Portfolio management and client service to our clients
In these challenging times, we maintain the view we expressed last week (please see here). Basically, the news flow from this pandemic continues to deteriorate and the extraordinary measures taken by governments are likely to create much uncertainties and volatility in the short term anyway. Whereas it remains extremely difficult to make any meaningful forecasts, it seems to be a very violent but time limited shock to the world economy. Our conviction is therefore that fundamentals will be the determining aspect of the recovery. This should be a positive for active management and reinforces the relevance of our boutique “away from the crowds” investment model.
In the incredibly volatility seen this week, we’ve seen some interesting trends and news items in sustainable investment. The pressure in the market is something of a day of reckoning for sustainable investment, as some critics might imagine that ESG credentials take second place when capital preservation becomes the priority. But so far ESG investment is showing itself to be sticky and attracting new investment from long-term investors during this volatile period. It’s a sign that ESG funds are making their way into model portfolios and long-term allocation strategies from advisors.
We would like to keep you up to date with our thinking in this period of extreme volatility and give you a quick update on our funds at QUAERO CAPITAL. In the fog of war, it is extremely hazardous to make any prediction and invariably, these tend to be highly contextual or misguided in a shock such as the one we have experienced this quarter.
We can however make a number of observations that we hope will be useful to our clients.
As we talk about the fossil fuel industry, there is a noteworthy disparity in the approach between the top six European producers and other global players when it comes to climate change. European firms have pledged to significantly reduce their carbon footprints alongside investing into innovative low-carbon technologies. These strategies are a response to the new European Green Deal. Conversely, American oil and gas companies as well as Russian, Chinese and Saudi nationalised companies seem not to take the same path.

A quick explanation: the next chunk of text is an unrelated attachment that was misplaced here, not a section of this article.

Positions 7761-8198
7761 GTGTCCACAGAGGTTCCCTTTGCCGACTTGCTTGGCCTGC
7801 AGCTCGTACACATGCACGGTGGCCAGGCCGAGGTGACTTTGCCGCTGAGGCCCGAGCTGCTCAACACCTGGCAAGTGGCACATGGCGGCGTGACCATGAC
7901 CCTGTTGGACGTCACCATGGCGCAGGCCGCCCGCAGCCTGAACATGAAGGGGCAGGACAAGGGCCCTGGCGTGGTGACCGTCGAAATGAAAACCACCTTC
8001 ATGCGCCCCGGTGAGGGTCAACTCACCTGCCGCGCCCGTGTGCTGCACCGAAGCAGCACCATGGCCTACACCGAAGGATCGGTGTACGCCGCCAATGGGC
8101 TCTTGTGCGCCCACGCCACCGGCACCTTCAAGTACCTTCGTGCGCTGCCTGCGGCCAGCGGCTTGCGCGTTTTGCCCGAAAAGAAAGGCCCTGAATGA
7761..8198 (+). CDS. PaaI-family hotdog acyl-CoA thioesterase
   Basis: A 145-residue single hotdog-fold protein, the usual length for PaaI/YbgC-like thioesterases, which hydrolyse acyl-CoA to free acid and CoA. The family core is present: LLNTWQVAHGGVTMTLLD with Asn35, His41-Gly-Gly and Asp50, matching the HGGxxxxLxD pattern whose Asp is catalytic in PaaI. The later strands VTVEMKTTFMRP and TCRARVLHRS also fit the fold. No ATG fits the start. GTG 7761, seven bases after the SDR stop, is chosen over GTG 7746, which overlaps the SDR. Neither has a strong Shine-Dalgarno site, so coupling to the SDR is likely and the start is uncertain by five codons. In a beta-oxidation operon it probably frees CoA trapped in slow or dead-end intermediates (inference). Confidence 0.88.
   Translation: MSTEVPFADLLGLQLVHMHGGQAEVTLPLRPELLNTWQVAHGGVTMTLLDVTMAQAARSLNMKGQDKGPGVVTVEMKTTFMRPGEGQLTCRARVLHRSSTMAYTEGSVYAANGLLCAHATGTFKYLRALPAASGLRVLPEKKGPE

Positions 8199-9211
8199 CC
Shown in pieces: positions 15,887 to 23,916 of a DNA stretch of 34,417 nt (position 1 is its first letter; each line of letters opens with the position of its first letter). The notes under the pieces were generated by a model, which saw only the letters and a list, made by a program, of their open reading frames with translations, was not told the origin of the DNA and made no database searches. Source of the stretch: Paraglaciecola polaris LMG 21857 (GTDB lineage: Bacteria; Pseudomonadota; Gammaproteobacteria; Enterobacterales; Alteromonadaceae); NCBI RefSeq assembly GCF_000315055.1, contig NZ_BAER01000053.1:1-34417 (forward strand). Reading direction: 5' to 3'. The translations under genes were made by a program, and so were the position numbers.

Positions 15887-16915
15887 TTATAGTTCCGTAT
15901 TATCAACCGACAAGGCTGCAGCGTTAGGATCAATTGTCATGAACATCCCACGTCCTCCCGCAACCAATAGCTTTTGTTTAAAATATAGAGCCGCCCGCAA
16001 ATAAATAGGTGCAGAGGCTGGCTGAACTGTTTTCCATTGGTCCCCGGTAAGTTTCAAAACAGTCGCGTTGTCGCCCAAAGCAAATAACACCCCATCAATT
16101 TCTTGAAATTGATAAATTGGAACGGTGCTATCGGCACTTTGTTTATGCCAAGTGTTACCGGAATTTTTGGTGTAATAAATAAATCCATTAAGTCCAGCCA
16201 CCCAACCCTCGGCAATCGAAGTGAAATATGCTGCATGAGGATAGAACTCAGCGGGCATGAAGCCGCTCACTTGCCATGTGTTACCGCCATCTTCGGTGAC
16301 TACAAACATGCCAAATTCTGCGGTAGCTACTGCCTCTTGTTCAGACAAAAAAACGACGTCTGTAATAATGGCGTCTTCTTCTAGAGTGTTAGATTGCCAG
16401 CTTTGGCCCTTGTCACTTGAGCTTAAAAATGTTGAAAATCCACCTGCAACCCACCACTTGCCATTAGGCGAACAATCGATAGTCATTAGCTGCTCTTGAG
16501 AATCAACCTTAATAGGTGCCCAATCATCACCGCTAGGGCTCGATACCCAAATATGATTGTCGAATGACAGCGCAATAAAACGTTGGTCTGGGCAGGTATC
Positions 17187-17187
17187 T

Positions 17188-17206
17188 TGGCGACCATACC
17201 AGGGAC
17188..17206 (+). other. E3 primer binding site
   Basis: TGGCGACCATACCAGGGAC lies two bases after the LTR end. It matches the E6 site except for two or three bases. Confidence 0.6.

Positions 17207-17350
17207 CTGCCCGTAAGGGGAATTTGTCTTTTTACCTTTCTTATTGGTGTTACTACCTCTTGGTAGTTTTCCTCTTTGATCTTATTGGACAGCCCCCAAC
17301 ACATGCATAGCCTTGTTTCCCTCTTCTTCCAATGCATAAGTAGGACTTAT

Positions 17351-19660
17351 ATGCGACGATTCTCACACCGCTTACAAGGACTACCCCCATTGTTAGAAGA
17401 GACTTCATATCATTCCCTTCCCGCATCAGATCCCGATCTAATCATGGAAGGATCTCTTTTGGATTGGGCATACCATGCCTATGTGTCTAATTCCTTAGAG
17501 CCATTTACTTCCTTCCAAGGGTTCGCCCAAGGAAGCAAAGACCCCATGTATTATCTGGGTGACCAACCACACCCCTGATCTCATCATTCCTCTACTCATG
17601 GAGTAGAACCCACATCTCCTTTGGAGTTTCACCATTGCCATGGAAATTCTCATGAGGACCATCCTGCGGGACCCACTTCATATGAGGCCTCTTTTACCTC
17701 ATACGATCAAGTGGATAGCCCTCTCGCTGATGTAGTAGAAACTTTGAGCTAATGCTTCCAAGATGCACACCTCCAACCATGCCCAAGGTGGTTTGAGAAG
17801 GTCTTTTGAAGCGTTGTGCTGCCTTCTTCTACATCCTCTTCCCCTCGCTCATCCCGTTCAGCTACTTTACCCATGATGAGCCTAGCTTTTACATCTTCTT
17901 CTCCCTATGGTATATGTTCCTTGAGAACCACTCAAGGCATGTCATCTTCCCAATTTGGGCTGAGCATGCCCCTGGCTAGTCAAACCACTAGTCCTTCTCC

The spotlight in recent weeks has shifted back upon the palm oil industry. The negative connotations associated with the sector have continued to deepen, but there is a growing number of producers who offer a differentiated product, one made with a focus on sustainability. Worldwide, demand for the commodity has continued to rise which brings nations and climate activists to a crossroad, wondering whether sustainable palm oil can be produced whilst fighting climate change.
A new academic study, conducted by Professor Andrew Clare of the Cass Business School, reveals a so-called “boutique premium” in the European fund industry. This means that smaller boutique asset managers offer added value in terms of performance against large competitors in certain asset classes.
The ambitious climate mission led by Ursula von der Leyen is starting to gather steam. Europe wants to be the front-runner in climate friendly industries and clean technologies. The policy package comprises of measures to tackle climate and environmental-related challenges through a resource-efficient and competitive economy. The overarching objective of this European project is to become the first carbon neutral continent by 2050 all whilst being the second largest consumer market globally. In order to attain this goal, by 2030 GHG emissions need to be cut by 50-55% of 1990 levels, the figure previously stood at 40%.
Cette chronique de Jean Keller a été publiée dans Le Temps du 3 février 2020. Lire l’article.
Alors que la BNS semble enfermée dans la notion très conservatrice selon laquelle il faudrait souffrir beaucoup pour mériter un avenir meilleur, il est grand temps que nos autorités ouvrent enfin les cordons de leur bourse. Car les projets d’investissement majeurs ne manquent pas !
The attention of business leaders and experts on the climate emergency is higher than ever. This is what emerges from the latest Global Risks Report published every year on the eve of the launch of the World Economic Forum. For the first time, the 750 business leaders and experts from all over the world ranked five environmental and climate issues as the most important risks facing the world in the coming year. In particular, it is climate inaction, extreme events and biodiversity loss that concern world decision-makers, factors that hadn’t made the list before ten years ago.